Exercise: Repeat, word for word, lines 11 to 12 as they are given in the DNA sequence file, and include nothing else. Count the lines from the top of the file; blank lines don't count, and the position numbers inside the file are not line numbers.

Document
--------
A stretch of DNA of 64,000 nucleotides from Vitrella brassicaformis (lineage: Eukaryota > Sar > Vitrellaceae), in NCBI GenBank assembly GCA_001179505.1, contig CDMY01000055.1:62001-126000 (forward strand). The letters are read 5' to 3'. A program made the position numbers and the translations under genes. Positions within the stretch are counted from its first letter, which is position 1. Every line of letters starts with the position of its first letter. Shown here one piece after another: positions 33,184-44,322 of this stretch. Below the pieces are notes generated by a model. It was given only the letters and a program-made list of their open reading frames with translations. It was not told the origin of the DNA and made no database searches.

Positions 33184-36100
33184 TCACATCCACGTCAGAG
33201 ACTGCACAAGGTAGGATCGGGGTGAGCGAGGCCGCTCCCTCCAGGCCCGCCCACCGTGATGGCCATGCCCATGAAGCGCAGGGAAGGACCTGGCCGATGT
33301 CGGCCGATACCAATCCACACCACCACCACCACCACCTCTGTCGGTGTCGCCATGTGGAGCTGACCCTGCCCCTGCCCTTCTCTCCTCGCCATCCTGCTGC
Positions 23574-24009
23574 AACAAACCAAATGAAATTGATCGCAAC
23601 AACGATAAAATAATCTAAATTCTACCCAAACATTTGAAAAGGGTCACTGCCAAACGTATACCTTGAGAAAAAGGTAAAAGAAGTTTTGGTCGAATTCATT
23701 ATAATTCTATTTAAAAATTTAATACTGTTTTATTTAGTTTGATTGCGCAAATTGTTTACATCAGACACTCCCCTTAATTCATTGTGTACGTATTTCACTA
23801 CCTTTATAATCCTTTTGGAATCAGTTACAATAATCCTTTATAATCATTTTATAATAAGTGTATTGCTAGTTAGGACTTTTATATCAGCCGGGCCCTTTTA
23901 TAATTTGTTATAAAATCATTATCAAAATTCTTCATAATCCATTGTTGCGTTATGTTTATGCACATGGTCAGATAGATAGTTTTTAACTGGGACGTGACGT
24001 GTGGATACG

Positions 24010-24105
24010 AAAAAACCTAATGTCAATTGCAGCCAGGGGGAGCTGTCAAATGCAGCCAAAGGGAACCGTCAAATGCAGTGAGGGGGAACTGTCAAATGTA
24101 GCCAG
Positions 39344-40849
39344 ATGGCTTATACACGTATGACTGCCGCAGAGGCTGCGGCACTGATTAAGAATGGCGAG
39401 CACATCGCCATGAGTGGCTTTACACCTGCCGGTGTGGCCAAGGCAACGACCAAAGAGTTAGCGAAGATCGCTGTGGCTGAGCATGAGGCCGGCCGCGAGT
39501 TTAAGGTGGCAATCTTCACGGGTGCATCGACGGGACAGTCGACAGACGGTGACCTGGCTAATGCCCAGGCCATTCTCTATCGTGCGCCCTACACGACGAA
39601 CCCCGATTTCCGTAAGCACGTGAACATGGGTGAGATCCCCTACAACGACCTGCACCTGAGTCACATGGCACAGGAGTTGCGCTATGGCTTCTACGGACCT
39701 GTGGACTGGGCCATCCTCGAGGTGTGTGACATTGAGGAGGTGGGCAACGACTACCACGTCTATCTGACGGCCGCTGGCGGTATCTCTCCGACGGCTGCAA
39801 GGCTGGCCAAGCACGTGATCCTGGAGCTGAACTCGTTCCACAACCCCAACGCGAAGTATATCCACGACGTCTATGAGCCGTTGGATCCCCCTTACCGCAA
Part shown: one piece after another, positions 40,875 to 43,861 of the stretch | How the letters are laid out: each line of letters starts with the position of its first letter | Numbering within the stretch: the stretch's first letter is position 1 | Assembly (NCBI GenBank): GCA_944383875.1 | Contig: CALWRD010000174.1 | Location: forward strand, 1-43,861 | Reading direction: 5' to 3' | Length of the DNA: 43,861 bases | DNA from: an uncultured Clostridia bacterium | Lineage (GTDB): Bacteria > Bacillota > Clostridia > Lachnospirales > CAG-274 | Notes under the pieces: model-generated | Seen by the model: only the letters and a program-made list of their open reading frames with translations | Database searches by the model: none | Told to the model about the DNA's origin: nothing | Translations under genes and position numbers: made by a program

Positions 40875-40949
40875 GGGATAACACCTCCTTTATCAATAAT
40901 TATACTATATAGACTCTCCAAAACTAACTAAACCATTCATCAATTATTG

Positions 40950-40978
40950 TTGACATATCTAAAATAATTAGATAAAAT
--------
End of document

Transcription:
23901 TAATTTGTTATAAAATCATTATCAAAATTCTTCATAATCCATTGTTGCGTTATGTTTATGCACATGGTCAGATAGATAGTTTTTAACTGGGACGTGACGT
24001 GTGGATACG